Serious play is ideal for events like those run by Finding Nature which are intimate gatherings with important themes for conversation, delicious food and beverages, attracting really warm and wonderful people. If you reside in Sydney, I do suggest checking them out and attending. At Tethix, we’ve been talking and thinking that the spaces and places for communing, for sense-making, and learning—both place-based and online—are lacking. This important social infrastructure is sorely needed at a time when we are facing some serious challenges as societies and as a species. Many of which we need to work through together, ideally with some play too.

At Tethix, this playful orientation and creating conditions for moral imagination is central to our methods and at the heart of the digital tools and narratives we design to cultivate responsible tech practice. The often flat, technocratic responses to AI—standards, policies, processes, procedures, and governance frameworks—fail to engage our whole selves, and importantly, the power of our moral imagination, which is partly why many initiatives feel lacking. To find paths to better tech futures together, we do need to learn how to play together, seriously.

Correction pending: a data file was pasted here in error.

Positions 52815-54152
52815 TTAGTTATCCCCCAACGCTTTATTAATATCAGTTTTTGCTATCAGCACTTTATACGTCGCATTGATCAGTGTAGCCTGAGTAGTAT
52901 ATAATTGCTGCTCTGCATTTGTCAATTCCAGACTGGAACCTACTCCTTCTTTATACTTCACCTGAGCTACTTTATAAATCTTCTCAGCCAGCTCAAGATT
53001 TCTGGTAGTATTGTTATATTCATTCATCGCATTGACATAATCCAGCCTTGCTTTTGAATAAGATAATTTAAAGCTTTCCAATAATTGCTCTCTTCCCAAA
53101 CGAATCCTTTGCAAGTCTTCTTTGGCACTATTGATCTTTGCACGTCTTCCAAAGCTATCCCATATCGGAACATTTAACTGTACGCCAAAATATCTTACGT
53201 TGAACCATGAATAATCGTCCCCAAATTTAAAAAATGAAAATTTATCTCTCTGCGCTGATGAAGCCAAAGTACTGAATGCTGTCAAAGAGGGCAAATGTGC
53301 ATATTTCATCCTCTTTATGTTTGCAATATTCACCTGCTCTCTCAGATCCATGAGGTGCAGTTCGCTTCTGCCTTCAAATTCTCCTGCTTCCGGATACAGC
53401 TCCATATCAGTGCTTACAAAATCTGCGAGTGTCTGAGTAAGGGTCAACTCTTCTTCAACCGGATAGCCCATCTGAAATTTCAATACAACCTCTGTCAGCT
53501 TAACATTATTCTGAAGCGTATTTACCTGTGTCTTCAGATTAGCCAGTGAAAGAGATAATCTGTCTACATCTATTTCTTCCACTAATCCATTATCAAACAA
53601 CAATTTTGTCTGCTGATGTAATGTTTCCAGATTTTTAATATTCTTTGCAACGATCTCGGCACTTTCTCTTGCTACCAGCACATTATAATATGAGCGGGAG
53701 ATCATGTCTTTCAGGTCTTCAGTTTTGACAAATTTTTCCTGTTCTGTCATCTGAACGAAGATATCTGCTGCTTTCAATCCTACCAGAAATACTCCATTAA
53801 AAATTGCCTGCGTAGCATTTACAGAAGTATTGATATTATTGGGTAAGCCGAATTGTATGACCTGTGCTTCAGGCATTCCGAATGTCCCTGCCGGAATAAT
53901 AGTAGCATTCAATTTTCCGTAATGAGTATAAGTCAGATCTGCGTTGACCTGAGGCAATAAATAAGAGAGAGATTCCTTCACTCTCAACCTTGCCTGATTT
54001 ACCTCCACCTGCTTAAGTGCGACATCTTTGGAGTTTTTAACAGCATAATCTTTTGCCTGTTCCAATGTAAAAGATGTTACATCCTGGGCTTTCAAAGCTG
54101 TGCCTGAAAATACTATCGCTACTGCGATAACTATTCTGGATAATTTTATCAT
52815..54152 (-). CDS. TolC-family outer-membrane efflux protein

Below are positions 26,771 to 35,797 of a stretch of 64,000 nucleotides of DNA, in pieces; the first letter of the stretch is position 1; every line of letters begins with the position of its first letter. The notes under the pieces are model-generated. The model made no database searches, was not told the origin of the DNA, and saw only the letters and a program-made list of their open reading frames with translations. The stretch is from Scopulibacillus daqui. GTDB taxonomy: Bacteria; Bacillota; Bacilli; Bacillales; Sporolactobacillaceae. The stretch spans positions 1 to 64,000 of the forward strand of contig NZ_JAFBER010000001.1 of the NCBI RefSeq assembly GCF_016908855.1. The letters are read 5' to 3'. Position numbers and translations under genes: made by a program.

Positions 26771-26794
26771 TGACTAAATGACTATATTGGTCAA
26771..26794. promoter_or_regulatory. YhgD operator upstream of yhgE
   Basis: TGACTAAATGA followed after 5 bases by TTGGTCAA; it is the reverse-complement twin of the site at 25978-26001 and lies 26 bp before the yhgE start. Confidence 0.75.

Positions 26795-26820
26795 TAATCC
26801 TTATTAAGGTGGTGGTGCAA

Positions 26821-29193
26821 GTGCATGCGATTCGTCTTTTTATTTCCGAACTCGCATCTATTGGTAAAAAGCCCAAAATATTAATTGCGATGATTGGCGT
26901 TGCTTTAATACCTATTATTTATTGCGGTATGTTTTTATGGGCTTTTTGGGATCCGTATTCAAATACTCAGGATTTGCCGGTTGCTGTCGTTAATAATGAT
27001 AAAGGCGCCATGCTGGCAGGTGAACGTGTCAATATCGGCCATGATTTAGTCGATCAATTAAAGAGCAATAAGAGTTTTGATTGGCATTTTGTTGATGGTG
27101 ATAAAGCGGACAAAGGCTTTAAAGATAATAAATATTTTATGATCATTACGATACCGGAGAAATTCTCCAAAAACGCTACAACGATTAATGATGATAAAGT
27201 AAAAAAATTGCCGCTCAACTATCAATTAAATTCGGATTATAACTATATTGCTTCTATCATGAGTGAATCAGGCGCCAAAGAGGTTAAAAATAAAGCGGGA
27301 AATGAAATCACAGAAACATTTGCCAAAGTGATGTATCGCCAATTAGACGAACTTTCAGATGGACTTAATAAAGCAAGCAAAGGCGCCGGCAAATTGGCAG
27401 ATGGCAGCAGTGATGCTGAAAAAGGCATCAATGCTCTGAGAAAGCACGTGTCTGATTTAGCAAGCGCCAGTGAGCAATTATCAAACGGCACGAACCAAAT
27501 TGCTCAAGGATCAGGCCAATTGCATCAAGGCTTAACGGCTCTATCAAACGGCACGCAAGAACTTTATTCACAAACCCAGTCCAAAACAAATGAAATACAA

While our experiences around the Tethix campfire and supporting events like ‘Finding Nature’ vividly demonstrate the power of play, there’s plenty of serious evidence to support this approach.

Here are a few starting points:

  • The National Institute of Play has a plethora of resources and research. The founder of the institute, Dr Stuart Brown, also wrote an insightful bookPlay: How it Shapes the Brain, Opens the Imagination, and Invigorates the Soul’  
  • I’d suggest reading Jane McGonigal’s books ‘Imaginable’ and ‘Reality is Broken’ which really help open your perspective to the importance of imagination and play in solving the complex problems we have as a species.
  • Dr Ian Bogost, who holds a joint professorship in the School of Literature, Media, and Communication and in Interactive Computing in the College of Computing at the Georgia Institute of Technology, has a wonderful book your kids would love you to read called ‘Play Anything’.

If you are ready to unlock the full potential of your team and approach AI ethics in a new way, reach out. Let’s start a conversation to reshape the way we think about technology and our future. Because when we play together, we do more than imagine new possibilities—we find paths to making preferable futures probable.

Explore more articles

Ready to become a responsible firekeeper?

Don't let the house, city or forest burn down. Cultivate a sustainable flame by working with our team. We deliver workshops, keynotes and advisory services to companies that want to lead the way to a responsible tech future.

We only use your email to contact you. See our Privacy Policy